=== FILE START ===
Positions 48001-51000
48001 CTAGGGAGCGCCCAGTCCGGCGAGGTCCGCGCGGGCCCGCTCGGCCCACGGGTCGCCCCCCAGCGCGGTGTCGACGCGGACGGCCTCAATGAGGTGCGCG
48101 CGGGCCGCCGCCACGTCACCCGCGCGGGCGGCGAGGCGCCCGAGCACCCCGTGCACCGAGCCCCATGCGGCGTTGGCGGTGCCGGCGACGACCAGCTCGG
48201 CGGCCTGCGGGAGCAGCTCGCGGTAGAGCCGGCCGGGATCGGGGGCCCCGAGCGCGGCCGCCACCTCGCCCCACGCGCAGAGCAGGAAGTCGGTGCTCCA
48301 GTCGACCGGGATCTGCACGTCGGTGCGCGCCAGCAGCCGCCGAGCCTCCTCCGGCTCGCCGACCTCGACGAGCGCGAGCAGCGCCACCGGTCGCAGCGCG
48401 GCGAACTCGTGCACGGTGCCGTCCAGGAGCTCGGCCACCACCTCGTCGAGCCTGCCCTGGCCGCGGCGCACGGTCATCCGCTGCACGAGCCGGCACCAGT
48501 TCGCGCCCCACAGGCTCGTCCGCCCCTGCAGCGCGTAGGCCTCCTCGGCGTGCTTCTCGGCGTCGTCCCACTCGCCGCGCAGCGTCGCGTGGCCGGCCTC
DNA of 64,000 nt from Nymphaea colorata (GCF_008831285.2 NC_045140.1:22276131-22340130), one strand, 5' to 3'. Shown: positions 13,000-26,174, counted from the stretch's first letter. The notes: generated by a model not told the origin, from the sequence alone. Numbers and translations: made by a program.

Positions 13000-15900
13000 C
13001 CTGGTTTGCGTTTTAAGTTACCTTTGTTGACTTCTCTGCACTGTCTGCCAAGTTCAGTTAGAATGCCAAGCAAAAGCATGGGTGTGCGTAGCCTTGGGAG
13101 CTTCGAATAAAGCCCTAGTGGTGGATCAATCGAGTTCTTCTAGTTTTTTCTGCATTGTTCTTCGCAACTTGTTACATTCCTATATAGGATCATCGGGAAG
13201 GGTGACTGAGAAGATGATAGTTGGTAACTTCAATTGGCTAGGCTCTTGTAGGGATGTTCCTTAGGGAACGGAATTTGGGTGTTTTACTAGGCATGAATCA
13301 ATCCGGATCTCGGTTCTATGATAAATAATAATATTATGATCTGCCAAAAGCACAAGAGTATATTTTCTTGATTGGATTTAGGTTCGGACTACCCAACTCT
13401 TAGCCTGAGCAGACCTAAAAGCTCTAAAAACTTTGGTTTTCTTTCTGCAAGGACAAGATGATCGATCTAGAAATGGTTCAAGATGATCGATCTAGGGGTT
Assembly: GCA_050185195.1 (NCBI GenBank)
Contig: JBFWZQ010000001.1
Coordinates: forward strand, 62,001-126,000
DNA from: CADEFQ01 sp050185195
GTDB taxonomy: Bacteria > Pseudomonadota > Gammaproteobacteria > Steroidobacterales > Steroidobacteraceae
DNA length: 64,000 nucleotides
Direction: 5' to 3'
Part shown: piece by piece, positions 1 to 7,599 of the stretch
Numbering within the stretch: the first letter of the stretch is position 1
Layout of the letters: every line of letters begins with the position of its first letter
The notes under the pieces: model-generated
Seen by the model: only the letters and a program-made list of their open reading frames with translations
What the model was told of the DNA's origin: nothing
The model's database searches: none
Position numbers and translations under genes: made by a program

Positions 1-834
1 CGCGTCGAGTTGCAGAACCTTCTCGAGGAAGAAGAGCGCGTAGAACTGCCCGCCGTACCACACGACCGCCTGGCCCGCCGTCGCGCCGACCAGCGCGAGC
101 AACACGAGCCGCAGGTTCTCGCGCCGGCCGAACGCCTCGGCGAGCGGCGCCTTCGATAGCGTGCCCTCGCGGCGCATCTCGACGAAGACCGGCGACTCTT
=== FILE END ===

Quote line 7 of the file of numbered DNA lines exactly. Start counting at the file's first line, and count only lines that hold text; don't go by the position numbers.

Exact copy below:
48501 TCGCGCCCCACAGGCTCGTCCGCCCCTGCAGCGCGTAGGCCTCCTCGGCGTGCTTCTCGGCGTCGTCCCACTCGCCGCGCAGCGTCGCGTGGCCGGCCTC